Find Your Firm Core With This Pilates Moves
To find your core muscles, put one hand on your belly button and the other on your butt. Now, squeeze those muscles hard! You should feel tension in your lower back and around your stomach. If you’re not feeling anything, try again. Once you’ve found them, you can use these muscles to do Pilates moves or you can follow pilates Northern Beaches routine. As with any exercise routine, it’s important to have good form before advancing to more difficult moves. Here are some easy Pilates exercises for beginners:
- Beginner Pilates Mat-work: This is a great way to start learning Pilates exercises at home. By doing the beginner mat-work first, you’ll be building up strength in the core muscles that are used for all other mat-work exercises.
- Advanced Pilates Mat-work: Once you’ve mastered the beginner’s mat-work routine, try adding some advanced exercises into your daily workout routine. These moves will help strengthen your core even further and also give you more flexibility in your spine and hips!
- Reformer Workouts: A reformer machine is used when doing Pilates workouts because it helps build up strength while keeping the body aligned properly during all movements (which reduces risk of injury). With this equipment, you can do many different types
Pilates is well known for its core benefits but also for being challenging. A strong core is important not only to look trim and toned, but also to support the back, improve posture and prevent injuries. Here are some moves you can do on your own that incorporate Pilates principles and will help you get the firm abs you want.
Start with the correct posture. Sit up tall with your spine erect, shoulders back and down, chest out, stomach in and hips straight.
Lie on your back with knees bent and feet flat on the floor. Place your hands behind your head with elbows out to the sides. Inhale deeply through your nose as you raise your head and shoulders off the floor. Exhale through pursed lips as you lower yourself back down. Repeat 20 times.
Sit up tall with your spine erect, shoulders back and down, chest out, stomach in and hips straight. Lift your right leg off the floor about 6 inches and cross it over your left leg at a 90-degree angle so that your right ankle is resting just above the left knee. Extend your arms out to each side at shoulder level with palms facing up.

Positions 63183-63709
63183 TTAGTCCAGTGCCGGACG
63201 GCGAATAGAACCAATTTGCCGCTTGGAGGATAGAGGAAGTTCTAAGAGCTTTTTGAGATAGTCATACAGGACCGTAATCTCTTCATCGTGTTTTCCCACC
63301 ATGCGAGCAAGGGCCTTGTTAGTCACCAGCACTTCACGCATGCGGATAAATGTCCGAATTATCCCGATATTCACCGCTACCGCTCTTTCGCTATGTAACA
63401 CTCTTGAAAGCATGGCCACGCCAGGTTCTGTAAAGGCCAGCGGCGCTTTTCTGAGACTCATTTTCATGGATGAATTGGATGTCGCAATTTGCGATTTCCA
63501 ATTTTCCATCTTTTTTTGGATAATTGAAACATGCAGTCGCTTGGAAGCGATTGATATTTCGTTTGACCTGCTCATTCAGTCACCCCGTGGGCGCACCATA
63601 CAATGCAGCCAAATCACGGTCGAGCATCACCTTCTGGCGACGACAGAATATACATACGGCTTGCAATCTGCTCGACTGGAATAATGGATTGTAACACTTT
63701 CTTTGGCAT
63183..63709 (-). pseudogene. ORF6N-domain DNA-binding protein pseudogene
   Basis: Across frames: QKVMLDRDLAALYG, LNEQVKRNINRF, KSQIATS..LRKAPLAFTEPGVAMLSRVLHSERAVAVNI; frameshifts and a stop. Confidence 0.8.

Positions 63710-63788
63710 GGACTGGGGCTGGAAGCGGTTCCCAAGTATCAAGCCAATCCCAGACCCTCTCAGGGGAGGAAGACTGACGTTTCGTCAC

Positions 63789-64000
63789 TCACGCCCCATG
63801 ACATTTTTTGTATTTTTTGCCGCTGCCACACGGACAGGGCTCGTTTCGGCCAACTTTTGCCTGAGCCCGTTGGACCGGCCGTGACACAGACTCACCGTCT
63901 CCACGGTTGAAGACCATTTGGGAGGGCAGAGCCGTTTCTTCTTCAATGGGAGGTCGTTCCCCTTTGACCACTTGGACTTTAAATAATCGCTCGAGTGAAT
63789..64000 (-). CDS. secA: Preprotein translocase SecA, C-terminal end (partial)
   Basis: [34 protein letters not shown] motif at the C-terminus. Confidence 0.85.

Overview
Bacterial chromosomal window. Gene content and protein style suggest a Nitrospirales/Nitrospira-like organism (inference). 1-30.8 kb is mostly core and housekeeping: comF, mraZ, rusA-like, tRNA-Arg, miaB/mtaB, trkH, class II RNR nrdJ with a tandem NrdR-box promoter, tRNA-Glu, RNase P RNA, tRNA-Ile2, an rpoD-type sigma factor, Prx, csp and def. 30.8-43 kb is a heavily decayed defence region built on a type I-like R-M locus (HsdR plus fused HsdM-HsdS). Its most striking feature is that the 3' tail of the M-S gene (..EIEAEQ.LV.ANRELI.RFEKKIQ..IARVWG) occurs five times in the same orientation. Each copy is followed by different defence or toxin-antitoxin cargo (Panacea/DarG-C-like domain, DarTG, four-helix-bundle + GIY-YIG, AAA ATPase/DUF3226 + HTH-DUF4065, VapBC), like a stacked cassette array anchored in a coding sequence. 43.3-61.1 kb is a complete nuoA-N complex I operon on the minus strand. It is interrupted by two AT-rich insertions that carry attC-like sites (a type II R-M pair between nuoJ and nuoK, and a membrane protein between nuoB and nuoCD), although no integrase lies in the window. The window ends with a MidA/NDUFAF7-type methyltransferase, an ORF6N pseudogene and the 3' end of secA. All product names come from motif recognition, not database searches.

At the core of any Pilates practice is the idea that you need a strong, stable center in order to perform any other move successfully. If your core is weak, the rest of your body will be unable to function at its peak; if it’s unstable, it will have a difficult time moving through space and maintaining correct form. Master these moves to build a strong foundation and reap all the benefits.
Lying on your back, arms at your sides, feet flat on the floor and hip-distance apart, draw both knees toward your chest, then extend them out straight. Lift your head off the floor and curl your upper body up, so that your shoulder blades are a few inches off the ground. Interlace your fingers behind one knee and pull it in toward the chest. You should feel a stretch in the opposite leg as you hold this position. Repeat with the other knee.
It’s not just for the rich and famous. Pilates is a great workout on its own, or as a supplement to your regular routine.
Pilates was created by Joseph Pilates in the early 20th century, who believed that modern lifestyles were causing people to lose touch with their bodies and the healing power of movement. His namesake method focuses on strengthening the core—the muscles surrounding your spine, torso and pelvis, which includes the abdominals, obliques and lower back muscles—to encourage alignment, balance and flexibility in all your movements.
A strong core helps improve posture and reduce back pain, while also promoting stability and improving balance. And it helps you move more efficiently in everything you do, from sports to daily life chores like carrying groceries or bending down to pick up something off the floor.